Both mercury and aluminum bind strongly to cysteines in serum albumin in the blood stream [79,80]. The adsorption of aluminum onto serum albumin has a profound effect on serum zeta potential (ZP) [80], driving it even to positive values at physiological pH with sufficient concentrations of aluminum hydroxide. It is believed that much of the mercury that is filtered into the proximal tubular lumen in the glomerulus of the kidney is present primarily as a conjugate of albumin, bound to the sulfhydryl group of a cysteine constituent [79]. Thus, positively-charged mercuric Hg2+ salts bound to serum albumin would be expected to cause a similar effect as aluminum on serum ZP.
Mercury has a great predilection for bonding to reduced sulfur atoms, especially those in thiol-containing molecules such as glutathione, cysteine, homocysteine, and albumin. The affinity of mercury towards oxygen-or nitrogen-containing ligands is about 10 orders of magnitude lower [79]. A study on oral exposure to methylmercury in mice confirmed that the methylmercury is absorbed, taken up by the liver, and then exported via the bile acids, likely bound to bio-organic sulfate. These researchers demonstrated a complete inability to dispose of methylmercury in neonate animals, confirming that newborns are much more susceptible to mercury toxicity than adults [81]. It was shown that this impaired disposal was due in part to insufficient glutathione in the liver.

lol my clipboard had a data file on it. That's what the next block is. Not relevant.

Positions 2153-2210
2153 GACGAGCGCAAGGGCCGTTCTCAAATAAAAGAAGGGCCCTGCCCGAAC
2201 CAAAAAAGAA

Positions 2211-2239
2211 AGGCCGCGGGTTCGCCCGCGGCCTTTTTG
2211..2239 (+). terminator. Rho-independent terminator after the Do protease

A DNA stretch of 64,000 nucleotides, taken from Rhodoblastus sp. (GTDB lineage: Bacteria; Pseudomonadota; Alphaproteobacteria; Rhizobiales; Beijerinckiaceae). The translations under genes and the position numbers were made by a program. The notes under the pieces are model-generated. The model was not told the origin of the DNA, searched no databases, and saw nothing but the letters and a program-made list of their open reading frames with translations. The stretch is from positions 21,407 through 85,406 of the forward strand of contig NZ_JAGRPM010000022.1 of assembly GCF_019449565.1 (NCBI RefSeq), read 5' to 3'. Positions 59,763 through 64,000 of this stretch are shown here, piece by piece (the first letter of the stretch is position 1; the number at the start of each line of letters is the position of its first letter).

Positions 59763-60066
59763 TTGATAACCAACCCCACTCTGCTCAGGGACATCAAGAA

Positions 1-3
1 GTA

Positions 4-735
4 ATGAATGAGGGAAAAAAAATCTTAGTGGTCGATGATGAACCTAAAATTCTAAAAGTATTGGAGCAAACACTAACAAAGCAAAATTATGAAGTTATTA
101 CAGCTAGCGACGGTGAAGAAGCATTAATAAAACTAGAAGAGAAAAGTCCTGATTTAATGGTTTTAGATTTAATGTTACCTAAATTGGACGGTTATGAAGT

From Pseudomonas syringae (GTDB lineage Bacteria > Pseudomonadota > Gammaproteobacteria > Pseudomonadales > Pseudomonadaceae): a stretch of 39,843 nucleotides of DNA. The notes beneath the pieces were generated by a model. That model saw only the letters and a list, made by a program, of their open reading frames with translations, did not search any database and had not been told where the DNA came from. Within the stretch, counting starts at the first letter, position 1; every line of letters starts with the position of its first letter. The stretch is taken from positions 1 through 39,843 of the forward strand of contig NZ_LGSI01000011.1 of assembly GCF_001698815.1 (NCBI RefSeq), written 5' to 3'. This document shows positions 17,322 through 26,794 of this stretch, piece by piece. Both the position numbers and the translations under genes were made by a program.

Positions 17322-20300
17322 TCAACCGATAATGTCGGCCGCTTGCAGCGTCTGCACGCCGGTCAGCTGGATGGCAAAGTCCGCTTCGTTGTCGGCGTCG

A study on infant monkeys confirmed that the ethylmercury in thimerosal that is injected into the primate is more readily stored as inorganic mercury in the brain than is orally-delivered ethylmercury, and that inorganic mercury tends to linger longer in the tissues [82]. Exposure to thimerosal leads to abnormal glutamate transport in neurons in mouse hippocampi [83]. Mercury also has an adverse effect on sulfate recycling in the glomeruli, leading to a net loss of sulfate via the urine. A noticeable reduction in the production of dermatan sulfate is associated with mercury exposure, via an effect on the mesangial cells [84]. Thus, mercury would be expected to either build up to toxic levels or further reduce sulfate bioavailability in the child with autism.

3. Related Work

3.1. MMR Vaccine